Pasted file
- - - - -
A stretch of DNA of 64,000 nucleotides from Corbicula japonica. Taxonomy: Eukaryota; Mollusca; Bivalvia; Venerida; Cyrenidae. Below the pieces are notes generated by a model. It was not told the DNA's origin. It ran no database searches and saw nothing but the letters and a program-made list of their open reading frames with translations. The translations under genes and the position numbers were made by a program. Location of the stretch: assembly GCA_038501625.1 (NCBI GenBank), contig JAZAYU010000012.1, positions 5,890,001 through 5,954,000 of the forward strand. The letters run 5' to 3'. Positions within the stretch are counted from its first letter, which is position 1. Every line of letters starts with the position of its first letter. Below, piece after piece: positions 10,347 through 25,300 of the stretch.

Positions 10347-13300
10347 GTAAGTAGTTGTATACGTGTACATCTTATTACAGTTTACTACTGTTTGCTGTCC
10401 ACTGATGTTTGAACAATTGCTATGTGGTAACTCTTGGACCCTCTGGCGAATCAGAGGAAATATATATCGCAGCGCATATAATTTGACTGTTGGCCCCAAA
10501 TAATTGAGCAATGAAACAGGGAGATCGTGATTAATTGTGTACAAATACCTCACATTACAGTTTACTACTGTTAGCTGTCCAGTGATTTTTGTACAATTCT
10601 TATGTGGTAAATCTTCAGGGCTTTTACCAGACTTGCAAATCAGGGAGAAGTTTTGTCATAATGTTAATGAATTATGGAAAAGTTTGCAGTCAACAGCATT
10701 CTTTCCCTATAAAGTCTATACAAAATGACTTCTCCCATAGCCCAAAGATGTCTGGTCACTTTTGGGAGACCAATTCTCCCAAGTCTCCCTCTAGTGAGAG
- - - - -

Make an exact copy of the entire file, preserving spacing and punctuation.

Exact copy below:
A stretch of DNA of 64,000 nucleotides from Corbicula japonica. Taxonomy: Eukaryota; Mollusca; Bivalvia; Venerida; Cyrenidae. Below the pieces are notes generated by a model. It was not told the DNA's origin. It ran no database searches and saw nothing but the letters and a program-made list of their open reading frames with translations. The translations under genes and the position numbers were made by a program. Location of the stretch: assembly GCA_038501625.1 (NCBI GenBank), contig JAZAYU010000012.1, positions 5,890,001 through 5,954,000 of the forward strand. The letters run 5' to 3'. Positions within the stretch are counted from its first letter, which is position 1. Every line of letters starts with the position of its first letter. Below, piece after piece: positions 10,347 through 25,300 of the stretch.

Positions 10347-13300
10347 GTAAGTAGTTGTATACGTGTACATCTTATTACAGTTTACTACTGTTTGCTGTCC
10401 ACTGATGTTTGAACAATTGCTATGTGGTAACTCTTGGACCCTCTGGCGAATCAGAGGAAATATATATCGCAGCGCATATAATTTGACTGTTGGCCCCAAA
10501 TAATTGAGCAATGAAACAGGGAGATCGTGATTAATTGTGTACAAATACCTCACATTACAGTTTACTACTGTTAGCTGTCCAGTGATTTTTGTACAATTCT
10601 TATGTGGTAAATCTTCAGGGCTTTTACCAGACTTGCAAATCAGGGAGAAGTTTTGTCATAATGTTAATGAATTATGGAAAAGTTTGCAGTCAACAGCATT
10701 CTTTCCCTATAAAGTCTATACAAAATGACTTCTCCCATAGCCCAAAGATGTCTGGTCACTTTTGGGAGACCAATTCTCCCAAGTCTCCCTCTAGTGAGAG